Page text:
[0080] One aspect of the exemplary layout of FIGS. 13 and 14 allow for generating a keystroke to produce the letter “z” by moving the left hand and dome in the “southwest” direction and moving the right hand and dome in the same or “southwest” direction. In this respect, either one of the domes may be moved in the “southwest” direction because that is the relative direction of that letter's location of the QWERTY keyboard. That is, the letter “z” is located in the “southwest” corner of the QWERTY keyboard. The other one of the domes may also be moved in the “southwest” direction because the letter “z” has a low relative frequency of use and the “southwest” direction is a direction that is relatively less easy for a user to move a dome. As will be appreciated with reference to the exemplary layout of FIGS. 13 and 14, a combination of dome movements has been determined in accordance with aspects of the present invention to generate a keystroke for producing alphanumeric characters such as those found on a standard computer keyboard used as an interface device with a standard personal computer, for example. This exemplary layout also allows for executing functions found on a standard computer keyboard such as a “shift” mode, a “mouse” mode, a “caps lock” mode, a “num lock” mode, for example. As indicated on the exemplary layout, some of these functions may require depressing or “clicking” one of more of the domes 303, 304. In this respect, a dome 303, 304 may be depressed to activate and deactivate these functions in accordance with embodiments of the present invention.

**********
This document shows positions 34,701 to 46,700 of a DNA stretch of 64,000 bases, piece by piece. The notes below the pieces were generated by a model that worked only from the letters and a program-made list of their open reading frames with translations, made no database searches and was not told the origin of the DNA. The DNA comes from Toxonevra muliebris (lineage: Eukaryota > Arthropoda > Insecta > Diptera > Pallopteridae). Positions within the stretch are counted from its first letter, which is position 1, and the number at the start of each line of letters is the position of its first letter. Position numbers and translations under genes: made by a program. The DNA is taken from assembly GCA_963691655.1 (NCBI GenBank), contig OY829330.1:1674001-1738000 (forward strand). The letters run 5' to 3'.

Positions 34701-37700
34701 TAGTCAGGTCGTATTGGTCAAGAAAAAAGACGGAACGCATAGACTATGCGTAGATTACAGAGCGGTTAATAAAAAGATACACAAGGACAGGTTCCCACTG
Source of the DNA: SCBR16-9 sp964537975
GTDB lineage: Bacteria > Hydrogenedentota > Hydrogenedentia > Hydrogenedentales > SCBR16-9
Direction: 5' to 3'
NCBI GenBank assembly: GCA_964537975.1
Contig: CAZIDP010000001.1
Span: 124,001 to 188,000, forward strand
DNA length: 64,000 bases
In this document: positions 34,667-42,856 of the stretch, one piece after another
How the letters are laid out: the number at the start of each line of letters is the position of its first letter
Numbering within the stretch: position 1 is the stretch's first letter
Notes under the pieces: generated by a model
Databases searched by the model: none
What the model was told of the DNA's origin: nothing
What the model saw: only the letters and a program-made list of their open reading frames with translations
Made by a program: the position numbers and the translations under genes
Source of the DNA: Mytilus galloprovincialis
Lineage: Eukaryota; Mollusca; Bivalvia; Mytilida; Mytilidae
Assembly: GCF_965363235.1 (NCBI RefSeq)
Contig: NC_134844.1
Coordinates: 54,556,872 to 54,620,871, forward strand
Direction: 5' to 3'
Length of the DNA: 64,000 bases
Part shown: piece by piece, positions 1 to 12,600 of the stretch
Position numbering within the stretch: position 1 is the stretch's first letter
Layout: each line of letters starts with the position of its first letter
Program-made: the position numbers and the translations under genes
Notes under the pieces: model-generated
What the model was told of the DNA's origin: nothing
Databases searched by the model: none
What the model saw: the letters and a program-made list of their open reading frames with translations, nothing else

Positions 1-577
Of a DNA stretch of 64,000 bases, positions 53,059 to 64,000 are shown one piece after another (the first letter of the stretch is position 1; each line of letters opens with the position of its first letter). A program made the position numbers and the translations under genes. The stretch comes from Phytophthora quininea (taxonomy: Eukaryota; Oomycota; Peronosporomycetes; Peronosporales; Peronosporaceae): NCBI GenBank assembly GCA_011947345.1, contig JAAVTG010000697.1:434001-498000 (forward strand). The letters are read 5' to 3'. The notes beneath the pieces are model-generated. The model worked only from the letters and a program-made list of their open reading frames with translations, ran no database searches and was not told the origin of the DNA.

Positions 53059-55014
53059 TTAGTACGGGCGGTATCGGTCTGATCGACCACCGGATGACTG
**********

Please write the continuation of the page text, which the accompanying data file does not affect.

[0081] The exemplary keyboard layouts illustrated in FIGS. 13 and 14 may include a color-coding for the arrows associated with each key on the layout such as coding the left arrow yellow and the right arrow blue for ease of reference by a user. Correspondingly colored markings may be included on the periphery of respective surfaces 311 at the eight compass points or directions into which a respective dome 303, 304 may be moved. This color-coding allows a user to easily associate a respective dome 303, 304 and the direction in which it is to be moved to generate desired data signals for producing an alphanumeric character. One exemplary embodiment of the apparatus illustrated in FIG. 10, and as indicated in FIGS. 13 and 14, allows for entering a “Num Lock” mode by double clicking left dome 303, which may activate switch 334 for entering that mode. Control circuit board 312 may be programmed to receive a data signal from switch 334 to switch the control logic of the apparatus into and out of the “Num Lock” mode. The “Num Lock” mode allows for generating data signals for producing the alphanumeric characters on the numbers pad by moving only one dome such as right dome 304. The “Shift” mode may be activated by pressing down and holding the left dome 303, the “Caps Lock” mode may be activated by single clicking the left dome 303 and the “Mouse” mode may be activated by single clicking the right dome 304. Each of these movements may activate a respective switch 334, which in turn may interact with the control circuit board 312 to switch the control logic among these functions. Alternate embodiments allow for various combinations of dome “clicking” to activate and deactivate various functions such as single clicking each dome 303, 304 to enter the “Caps Lock” mode, for example. When the “Mouse” mode is activated, the control circuit board 312 switches the control logic so that domes 303, 304 function for cursor control. In this respect, one dome may control the movement of the cursor and the other may perform the left, middle and right clicks of a conventional mouse as indicated on the exemplary layouts of FIGS. 13 and 14. Regarding cursor control, the impressions 346 formed on the underside of the director plate 314 may be sufficiently shallow so that a user may “jump” the respective ball bearing 338 out of or over the impressions to freely control movement of the cursor. This allows the arm vertically extending from position sensing means 352 to be freely pivoted in 360° for controlling the cursor movement.